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Claims(24)
What is claimed is:
1. A centralizer positioned along a tubular for centralizing the tubular within a casing string, the centralizer comprising:
a centralizer body having a throughbore for transmitting fluid through the centralizer, the centralizer body having a central axis within the throughbore;
a piston axially movable in response to increased fluid pressure within the throughbore from a set position to a released position;
an arm support sleeve axially movable relative to the centralizer body between a set position and a released position in response to axial movement of the piston;
a compression spring for biasing the arm support sleeve to the set position while allowing axial movement of the arm support sleeve relative to the centralizer body to alter the effective diameter of the centralizer when the arm support sleeve is in the set position;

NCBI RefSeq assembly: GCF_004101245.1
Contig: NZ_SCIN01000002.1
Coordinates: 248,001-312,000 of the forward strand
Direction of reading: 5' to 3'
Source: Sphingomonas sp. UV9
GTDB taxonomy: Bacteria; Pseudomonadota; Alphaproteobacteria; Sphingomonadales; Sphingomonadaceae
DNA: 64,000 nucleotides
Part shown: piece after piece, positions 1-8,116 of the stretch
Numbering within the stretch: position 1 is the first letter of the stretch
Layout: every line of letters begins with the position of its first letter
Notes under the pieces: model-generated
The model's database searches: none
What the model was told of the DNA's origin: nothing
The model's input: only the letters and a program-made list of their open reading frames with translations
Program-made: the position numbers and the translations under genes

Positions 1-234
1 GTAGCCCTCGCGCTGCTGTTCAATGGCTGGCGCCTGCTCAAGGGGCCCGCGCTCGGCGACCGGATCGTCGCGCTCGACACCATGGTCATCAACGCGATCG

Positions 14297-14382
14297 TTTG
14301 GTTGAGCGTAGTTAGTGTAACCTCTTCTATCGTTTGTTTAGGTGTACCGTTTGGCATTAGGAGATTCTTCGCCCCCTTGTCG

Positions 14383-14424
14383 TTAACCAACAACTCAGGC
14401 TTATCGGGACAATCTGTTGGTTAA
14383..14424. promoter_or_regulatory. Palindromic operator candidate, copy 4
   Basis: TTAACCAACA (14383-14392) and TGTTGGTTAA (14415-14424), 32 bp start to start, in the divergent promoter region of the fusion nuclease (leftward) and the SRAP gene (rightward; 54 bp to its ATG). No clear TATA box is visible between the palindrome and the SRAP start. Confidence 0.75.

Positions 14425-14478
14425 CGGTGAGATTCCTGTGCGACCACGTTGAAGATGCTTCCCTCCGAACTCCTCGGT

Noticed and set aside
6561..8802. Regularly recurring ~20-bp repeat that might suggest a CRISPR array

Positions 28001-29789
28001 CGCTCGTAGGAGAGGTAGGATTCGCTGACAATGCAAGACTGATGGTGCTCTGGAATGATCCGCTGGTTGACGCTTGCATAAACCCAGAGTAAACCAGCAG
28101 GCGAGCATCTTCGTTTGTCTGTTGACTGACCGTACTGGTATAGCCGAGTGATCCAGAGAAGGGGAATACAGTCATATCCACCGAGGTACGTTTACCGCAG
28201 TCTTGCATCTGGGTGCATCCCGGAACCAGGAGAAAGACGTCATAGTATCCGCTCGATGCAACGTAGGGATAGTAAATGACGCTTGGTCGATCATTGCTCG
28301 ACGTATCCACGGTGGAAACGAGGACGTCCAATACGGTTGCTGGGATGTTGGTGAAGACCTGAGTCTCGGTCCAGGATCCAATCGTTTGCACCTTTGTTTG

a plurality of circumferentially spaced upper arms each pivotally connected at an upper end to one of the centralizer body and the axially movable arm support sleeve; and
a corresponding plurality of circumferentially spaced lower arms each pivotably connected at a lower end to the other of the centralizer body and the arm support sleeve and pivotally connected at an upper end to a lower end of a corresponding one of the plurality of upper arms, such that the plurality of upper arms and the plurality of lower arms are movable between the set position wherein at least one of the lower ends of the upper arms and the upper ends of the lower arms engage the casing string to centralize the tubular and a released position wherein the upper arms and the lower arms radially retract with respect to the centralizer body.